NEW CURRICULUM

CBC is good, but should not be rushed

The new curriculum demands a ratio of one teacher to 25 learners.

In Summary

• It is indisputable that CBC is infrastructure intensive because it is a practical based curriculum.

• The current squabbles between CS Magoha and KNUT boss Wilson Sossion are not solving anything.

Basic Education PS speaks during the launch of the #CBCApril training for 1,200 education officials in Murang'a on May 6, 2019.
Basic Education PS speaks during the launch of the #CBCApril training for 1,200 education officials in Murang'a on May 6, 2019.
Image: COURTESY

The Competency-Based Curriculum is good for the country, but its implementation should not be hurried.

If the new 2-6-3-3-3 curriculum is rolled out now and in the manner, it is being bulldozed, the intended objective may not be realised because the country does not have the capacity to implement it fully.

One of the major setbacks that will hit CBC hard is that teachers are not only ready to teach the new curriculum, but they are not able to do so.

That is why they are opposed to it. Tutors are the key people in the implementation because they interact with the learners on a daily basis.

They will, therefore, determine the success of the curriculum at a great length. It is, therefore, an attempt in vain to implement CBC if the teachers are not ready or have not embraced it.

 

The teachers aren’t ready because they haven’t been involved in decision-making, especially in designing it. They have not been prepared adequately on what is required of them.

They also may not have the required competency and skills to teach it.  The majority, if not all, of these teachers, are products of the 8-4-4 system. So, to force them to teach CBC without enough training is to allow a blind person to lead 25 blind persons in the class.

The new curriculum demands a ratio of one teacher to 25 learners. If the one teacher to 40 learners in the 8-4-4 system has not been achieved, how will the CBC tutor-student ration be attained?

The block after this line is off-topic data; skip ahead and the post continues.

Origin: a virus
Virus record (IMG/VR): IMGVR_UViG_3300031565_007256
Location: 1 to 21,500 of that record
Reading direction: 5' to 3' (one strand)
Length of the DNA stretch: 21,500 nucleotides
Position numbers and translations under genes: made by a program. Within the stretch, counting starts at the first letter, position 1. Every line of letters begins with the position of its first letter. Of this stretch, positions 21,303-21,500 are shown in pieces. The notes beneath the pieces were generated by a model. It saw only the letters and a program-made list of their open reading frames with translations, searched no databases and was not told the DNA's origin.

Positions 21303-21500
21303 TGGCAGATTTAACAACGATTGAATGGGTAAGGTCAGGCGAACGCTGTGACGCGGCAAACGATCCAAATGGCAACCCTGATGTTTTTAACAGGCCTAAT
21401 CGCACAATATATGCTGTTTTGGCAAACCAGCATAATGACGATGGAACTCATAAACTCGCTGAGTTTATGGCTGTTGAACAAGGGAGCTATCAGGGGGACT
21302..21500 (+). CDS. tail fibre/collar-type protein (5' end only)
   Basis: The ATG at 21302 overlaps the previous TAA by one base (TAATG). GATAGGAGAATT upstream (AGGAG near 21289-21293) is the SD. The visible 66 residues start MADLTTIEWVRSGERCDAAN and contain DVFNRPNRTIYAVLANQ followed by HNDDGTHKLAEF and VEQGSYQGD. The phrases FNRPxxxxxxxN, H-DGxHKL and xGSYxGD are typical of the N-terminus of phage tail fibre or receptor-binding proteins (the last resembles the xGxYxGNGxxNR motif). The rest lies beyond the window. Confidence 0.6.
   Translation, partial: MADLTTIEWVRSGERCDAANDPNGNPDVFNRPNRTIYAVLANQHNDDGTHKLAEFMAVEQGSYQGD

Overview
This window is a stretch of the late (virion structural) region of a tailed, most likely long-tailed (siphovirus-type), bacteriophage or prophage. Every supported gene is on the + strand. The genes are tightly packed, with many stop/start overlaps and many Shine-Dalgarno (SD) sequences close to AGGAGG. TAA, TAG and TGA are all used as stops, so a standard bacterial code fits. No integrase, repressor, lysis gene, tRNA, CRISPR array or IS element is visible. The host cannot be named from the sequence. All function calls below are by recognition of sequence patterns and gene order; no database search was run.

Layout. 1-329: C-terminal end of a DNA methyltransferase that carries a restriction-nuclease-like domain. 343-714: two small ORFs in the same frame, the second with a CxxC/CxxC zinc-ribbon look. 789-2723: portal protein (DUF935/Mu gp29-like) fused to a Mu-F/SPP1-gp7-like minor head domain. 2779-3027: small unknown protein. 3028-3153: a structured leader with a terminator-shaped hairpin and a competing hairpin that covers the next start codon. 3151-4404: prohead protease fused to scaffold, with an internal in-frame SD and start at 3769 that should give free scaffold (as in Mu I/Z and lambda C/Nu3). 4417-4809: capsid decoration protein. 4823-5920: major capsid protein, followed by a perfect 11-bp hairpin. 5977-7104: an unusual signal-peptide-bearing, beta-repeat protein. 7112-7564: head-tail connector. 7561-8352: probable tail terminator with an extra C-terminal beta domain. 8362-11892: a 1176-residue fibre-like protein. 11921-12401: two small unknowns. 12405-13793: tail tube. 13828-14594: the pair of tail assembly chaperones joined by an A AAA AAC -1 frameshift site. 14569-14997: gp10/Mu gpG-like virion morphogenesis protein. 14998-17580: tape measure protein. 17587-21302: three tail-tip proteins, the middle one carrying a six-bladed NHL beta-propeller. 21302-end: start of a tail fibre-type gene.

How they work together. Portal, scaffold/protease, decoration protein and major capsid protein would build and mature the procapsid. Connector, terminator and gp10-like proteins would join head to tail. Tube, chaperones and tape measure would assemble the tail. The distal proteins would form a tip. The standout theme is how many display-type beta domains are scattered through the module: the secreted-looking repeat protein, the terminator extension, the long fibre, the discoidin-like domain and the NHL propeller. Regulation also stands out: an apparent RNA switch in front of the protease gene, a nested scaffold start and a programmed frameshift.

It will remain only in paper but in the real sense, teachers will grapple with overcrowded classes. In fact, it will be worse because education is free in public schools.

This calls for the hiring of more teachers before the rollout.

According to the curriculum developers, CBC does not have examinations, but assessments. This is another hurdle because assessments are harder to conduct than examinations.

For example, it is not easy to correctly identify that a learner is good at music, agriculture, woodwork, football etc. This calls for extensive training on the part of teachers to enable them to assess learners well and cultivate the identified talents.

It is indisputable that CBC is infrastructure intensive because it is a practical curriculum.

Schools are supposed to have well-equipped laboratories, learning aids and other facilities. As we speak, some schools do not have classes and desks.

In other places, tree shades serve as classes, while in others, stones are desks. This is evident that there is no infrastructure to facilitate smooth implementation of CBC.

Therefore, it is absurd to roll out a curriculum that aims at cultivating talents if some schools do not have classes and desks.

The current squabbles between Education CS George Magoha and Knut secretary general Wilson Sossion are not solving anything. 

They both have reasonable points worth considering.

It is thus prudent for all the stakeholders to sit and deliberate on the keys elements that will aid in the smooth transition from 8-4-4 system to the CBC.

 

Successful transitions are not rushed. They are gradual processes that bring on board all the necessary factors to ensure the intended aim is achieved.

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